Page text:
In addition, women vaccinated with the bivalent vaccine had a 94% reduction in new infections with two other oncogenic HPV types, while those vaccinated with the quadrivalent formulation showed a measurable antibody response to those same additional types, giving evidence of cross-protection (Harper et al., 2006; Smith et al., 2006). One model suggests that a vaccine with 98% efficacy against HPV-16 and 18 could, within 40 to 50 years, reduce cervical cancer incidence by 51% if all adolescent girls were vaccinated before initiation of sexual activity (Goldie et al., 2003). The actual impact of the vaccine will be highly dependent on country-specific parameters, including the capacity to deliver current vaccines that require three consecutive doses, cold chain management and a possible booster dose year later (Lowndes, & Gill, 2005).

The new vaccine is designed to prevent cervical cancer by stimulating the body’s immune system to make antibodies that will prevent the virus from infecting the woman. Unlike many vaccines that may contain live or killed virus particles, the HPV vaccine does not contain any genetic material responsible for creating warts, dysplasia or cancer (Anne-Sophie et al., 2011). Instead, the HPV virus is made up of the outer protein coat (cover) of the HPV virus. This cover tricks the immune system and causes it to make antibodies that protect the patient from infection. Because the vaccine contains none of the harmful viral genetic material, the vaccine is quite safe to administer to patients. While the vaccine is a huge step in fighting a preventable and treatable cancer, it is not the end-all be-all in cervical cancer care. There are over 30 types of HPV and the vaccines only protect against two or four strains, respectively. There are still other strains of HPV that cause cancer, and it is possible that a woman could already be infected by HPV when she was vaccinated. As a result, even with vaccination routine Pap tests or other cervical cancer screening tests are still necessary.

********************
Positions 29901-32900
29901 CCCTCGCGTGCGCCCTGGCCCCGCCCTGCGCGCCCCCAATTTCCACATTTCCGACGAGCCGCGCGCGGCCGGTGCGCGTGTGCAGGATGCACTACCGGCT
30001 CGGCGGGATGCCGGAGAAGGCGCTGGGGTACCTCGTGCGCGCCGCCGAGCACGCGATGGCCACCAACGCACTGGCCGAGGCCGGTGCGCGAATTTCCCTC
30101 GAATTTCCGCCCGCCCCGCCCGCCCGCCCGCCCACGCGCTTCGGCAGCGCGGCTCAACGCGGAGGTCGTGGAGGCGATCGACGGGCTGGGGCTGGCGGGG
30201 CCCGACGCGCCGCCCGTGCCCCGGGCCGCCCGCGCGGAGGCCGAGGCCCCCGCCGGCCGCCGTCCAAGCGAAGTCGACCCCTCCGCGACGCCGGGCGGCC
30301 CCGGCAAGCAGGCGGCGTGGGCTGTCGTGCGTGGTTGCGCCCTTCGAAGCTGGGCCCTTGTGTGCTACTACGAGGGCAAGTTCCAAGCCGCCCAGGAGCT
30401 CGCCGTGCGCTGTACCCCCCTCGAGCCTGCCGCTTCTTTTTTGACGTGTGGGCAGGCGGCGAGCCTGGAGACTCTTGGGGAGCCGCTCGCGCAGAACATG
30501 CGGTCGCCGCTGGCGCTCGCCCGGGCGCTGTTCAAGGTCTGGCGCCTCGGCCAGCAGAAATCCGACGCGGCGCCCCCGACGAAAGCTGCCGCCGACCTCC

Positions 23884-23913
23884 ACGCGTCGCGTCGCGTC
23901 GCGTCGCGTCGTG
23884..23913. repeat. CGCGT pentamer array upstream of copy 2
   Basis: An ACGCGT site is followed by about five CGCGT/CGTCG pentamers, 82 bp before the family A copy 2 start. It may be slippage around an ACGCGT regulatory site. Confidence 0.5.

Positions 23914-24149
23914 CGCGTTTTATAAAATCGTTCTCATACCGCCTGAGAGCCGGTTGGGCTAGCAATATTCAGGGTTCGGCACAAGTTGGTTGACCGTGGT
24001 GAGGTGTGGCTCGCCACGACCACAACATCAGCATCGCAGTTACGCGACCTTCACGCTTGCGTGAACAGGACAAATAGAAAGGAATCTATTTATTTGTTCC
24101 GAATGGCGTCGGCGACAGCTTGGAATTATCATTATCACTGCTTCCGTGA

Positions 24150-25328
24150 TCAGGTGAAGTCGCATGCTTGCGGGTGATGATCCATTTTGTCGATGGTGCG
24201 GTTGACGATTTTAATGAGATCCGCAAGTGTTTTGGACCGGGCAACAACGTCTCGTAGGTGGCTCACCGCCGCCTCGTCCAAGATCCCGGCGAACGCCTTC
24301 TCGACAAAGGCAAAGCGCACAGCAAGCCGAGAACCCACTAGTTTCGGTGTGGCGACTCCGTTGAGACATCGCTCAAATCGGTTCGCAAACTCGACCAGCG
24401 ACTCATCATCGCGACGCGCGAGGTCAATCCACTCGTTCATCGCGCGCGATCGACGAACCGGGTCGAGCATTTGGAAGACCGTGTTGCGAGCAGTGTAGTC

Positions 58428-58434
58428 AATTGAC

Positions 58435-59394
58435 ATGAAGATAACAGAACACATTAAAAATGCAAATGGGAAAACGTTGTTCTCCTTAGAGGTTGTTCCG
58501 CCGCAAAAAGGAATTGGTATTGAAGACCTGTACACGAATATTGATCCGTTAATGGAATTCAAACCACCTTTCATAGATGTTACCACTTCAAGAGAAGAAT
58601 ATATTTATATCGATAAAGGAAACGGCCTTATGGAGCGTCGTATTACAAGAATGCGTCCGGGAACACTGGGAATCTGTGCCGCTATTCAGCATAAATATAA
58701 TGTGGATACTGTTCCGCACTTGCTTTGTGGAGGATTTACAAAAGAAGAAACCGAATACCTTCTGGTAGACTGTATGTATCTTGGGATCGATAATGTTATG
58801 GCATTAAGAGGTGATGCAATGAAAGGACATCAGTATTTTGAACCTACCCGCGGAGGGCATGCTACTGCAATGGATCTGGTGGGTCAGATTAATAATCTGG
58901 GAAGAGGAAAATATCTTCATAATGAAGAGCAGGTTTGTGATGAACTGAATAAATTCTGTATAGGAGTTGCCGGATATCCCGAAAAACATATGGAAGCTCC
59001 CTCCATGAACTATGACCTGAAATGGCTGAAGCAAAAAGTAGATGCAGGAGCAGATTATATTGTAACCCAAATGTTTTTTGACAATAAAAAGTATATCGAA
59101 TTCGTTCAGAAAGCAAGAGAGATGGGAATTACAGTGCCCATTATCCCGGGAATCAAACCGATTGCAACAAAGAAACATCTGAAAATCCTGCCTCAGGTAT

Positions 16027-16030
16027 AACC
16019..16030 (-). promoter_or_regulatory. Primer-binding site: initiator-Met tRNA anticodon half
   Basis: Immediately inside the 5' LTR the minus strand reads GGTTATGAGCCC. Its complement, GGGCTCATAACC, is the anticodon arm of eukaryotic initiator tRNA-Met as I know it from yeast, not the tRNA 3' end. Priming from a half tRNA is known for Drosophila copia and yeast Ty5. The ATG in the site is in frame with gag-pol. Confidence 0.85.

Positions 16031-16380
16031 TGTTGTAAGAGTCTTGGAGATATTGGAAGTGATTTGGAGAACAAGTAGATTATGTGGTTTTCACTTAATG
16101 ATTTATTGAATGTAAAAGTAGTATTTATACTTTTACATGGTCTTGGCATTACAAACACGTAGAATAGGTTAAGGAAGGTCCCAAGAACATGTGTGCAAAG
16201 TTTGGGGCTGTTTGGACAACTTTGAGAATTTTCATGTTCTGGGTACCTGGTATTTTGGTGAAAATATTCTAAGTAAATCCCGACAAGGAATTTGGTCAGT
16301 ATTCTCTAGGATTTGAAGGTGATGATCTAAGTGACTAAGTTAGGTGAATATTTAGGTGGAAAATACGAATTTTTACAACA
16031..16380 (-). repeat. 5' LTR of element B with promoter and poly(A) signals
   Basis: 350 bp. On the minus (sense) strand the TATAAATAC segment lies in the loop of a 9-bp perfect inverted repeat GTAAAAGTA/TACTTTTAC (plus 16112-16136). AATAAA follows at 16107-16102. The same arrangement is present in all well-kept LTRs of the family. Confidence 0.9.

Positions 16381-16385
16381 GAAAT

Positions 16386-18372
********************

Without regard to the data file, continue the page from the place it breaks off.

4.1.1. Vaccine implementation in the developed countries

In developed countries, the widespread use of cervical "Pap smear" screening programs has reduced the incidence of invasive cervical cancer by 50% or more. Current preventive vaccines reduce, but do not eliminate the chance of getting cervical cancer. Therefore, experts recommend that women combine the benefits of both programs by seeking regular Pap smear screening, even after vaccination.

CountryVaccine implementation
AustraliaCommencing in 2007 The Australian federal government began funding a voluntary program to make Gardasil available free of charge to women aged 12–26 for a period of two years, with an ongoing vaccination program for 12- and 13-year-olds as part of the pre-existing high school vaccination program. The Australian government and the Pharmaceutical Benefits Scheme (PBS) have approved the vaccine for use, and in 2007 began a nationwide vaccination program free of charge to schoolgirls in years 7 to 12. Australia also approved Gardasil for boys 9–15 years old, but Australia is not providing government funding for vaccinating boys.
CanadaCanada has approved use of Gardasil. Free vaccinations to protect women against HPV were slated to begin in September 2007 and will be offered to girls ages 11–14.
DenmarkIntroduced in Denmark from 1 January 2009 as part of the Danish Childhood Vaccination program.
FranceOn July 17, 2007, France issued a directive authorizing state-aided voluntary vaccination for girls aged 14–23 years who have not yet become sexually active, or have been sexually active for less than a year.